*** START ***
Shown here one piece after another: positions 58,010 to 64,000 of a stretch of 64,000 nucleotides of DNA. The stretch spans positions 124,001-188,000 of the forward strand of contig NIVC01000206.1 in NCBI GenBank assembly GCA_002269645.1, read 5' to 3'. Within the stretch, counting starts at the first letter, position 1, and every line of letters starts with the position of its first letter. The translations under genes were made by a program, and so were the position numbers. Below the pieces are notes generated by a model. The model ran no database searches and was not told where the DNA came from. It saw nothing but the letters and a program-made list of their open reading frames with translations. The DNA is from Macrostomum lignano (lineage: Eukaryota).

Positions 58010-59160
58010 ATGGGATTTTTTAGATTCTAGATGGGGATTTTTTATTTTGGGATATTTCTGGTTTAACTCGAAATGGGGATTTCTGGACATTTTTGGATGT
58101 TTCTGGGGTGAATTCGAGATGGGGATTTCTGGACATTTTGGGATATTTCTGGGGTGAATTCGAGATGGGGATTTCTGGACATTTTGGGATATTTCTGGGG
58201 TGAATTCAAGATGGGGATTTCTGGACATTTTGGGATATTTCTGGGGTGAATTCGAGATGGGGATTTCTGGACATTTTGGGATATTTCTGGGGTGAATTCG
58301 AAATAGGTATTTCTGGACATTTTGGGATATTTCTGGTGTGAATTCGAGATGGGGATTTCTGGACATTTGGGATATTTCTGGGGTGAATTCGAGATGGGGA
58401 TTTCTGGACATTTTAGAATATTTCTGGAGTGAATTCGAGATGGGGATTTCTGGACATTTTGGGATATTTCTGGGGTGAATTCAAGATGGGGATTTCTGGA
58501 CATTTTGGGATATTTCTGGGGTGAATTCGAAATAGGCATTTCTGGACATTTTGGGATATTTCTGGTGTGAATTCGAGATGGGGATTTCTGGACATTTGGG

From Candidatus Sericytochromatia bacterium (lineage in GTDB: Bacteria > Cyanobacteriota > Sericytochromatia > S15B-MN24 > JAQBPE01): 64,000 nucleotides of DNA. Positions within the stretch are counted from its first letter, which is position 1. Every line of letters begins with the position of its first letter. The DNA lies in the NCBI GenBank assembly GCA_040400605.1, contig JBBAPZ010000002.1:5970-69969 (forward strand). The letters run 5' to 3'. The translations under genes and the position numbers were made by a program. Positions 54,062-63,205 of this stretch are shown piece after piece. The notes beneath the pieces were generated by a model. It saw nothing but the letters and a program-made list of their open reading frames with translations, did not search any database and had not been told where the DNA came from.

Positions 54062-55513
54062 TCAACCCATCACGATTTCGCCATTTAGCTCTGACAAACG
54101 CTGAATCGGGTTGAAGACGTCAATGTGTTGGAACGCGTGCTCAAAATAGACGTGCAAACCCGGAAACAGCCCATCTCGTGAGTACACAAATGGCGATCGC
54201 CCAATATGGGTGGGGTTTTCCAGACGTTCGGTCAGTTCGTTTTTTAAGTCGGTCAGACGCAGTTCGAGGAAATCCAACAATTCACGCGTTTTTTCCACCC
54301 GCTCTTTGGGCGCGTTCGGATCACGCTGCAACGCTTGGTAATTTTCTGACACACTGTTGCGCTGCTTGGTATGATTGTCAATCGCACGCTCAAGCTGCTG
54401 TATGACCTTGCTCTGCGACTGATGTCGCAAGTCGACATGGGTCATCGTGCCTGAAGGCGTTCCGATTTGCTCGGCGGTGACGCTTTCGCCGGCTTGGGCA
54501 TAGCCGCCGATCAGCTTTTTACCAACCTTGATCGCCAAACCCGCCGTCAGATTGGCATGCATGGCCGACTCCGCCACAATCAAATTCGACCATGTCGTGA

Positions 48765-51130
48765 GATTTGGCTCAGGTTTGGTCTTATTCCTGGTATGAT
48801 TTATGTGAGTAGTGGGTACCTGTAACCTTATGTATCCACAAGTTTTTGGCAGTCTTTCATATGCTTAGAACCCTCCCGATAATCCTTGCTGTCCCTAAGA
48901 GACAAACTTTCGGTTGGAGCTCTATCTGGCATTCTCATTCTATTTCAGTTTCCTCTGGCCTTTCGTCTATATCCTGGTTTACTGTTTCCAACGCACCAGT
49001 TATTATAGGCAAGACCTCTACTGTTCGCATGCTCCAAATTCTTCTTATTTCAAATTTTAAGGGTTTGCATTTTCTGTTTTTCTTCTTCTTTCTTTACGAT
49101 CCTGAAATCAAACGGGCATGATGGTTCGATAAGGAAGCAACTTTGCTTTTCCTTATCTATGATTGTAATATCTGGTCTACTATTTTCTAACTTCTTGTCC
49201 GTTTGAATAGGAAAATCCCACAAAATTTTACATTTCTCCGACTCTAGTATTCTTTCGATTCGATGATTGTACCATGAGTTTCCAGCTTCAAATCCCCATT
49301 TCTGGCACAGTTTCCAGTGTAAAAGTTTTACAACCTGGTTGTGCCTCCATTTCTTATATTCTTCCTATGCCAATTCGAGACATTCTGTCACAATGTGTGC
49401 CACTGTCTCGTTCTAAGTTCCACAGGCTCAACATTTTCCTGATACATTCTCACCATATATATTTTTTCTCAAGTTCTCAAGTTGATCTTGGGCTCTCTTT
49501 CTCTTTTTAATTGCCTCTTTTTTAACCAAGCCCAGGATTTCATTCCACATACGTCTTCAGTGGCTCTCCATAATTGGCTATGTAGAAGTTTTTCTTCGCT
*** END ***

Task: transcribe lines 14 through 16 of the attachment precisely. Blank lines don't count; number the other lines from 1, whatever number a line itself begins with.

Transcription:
54301 GCTCTTTGGGCGCGTTCGGATCACGCTGCAACGCTTGGTAATTTTCTGACACACTGTTGCGCTGCTTGGTATGATTGTCAATCGCACGCTCAAGCTGCTG
54401 TATGACCTTGCTCTGCGACTGATGTCGCAAGTCGACATGGGTCATCGTGCCTGAAGGCGTTCCGATTTGCTCGGCGGTGACGCTTTCGCCGGCTTGGGCA
54501 TAGCCGCCGATCAGCTTTTTACCAACCTTGATCGCCAAACCCGCCGTCAGATTGGCATGCATGGCCGACTCCGCCACAATCAAATTCGACCATGTCGTGA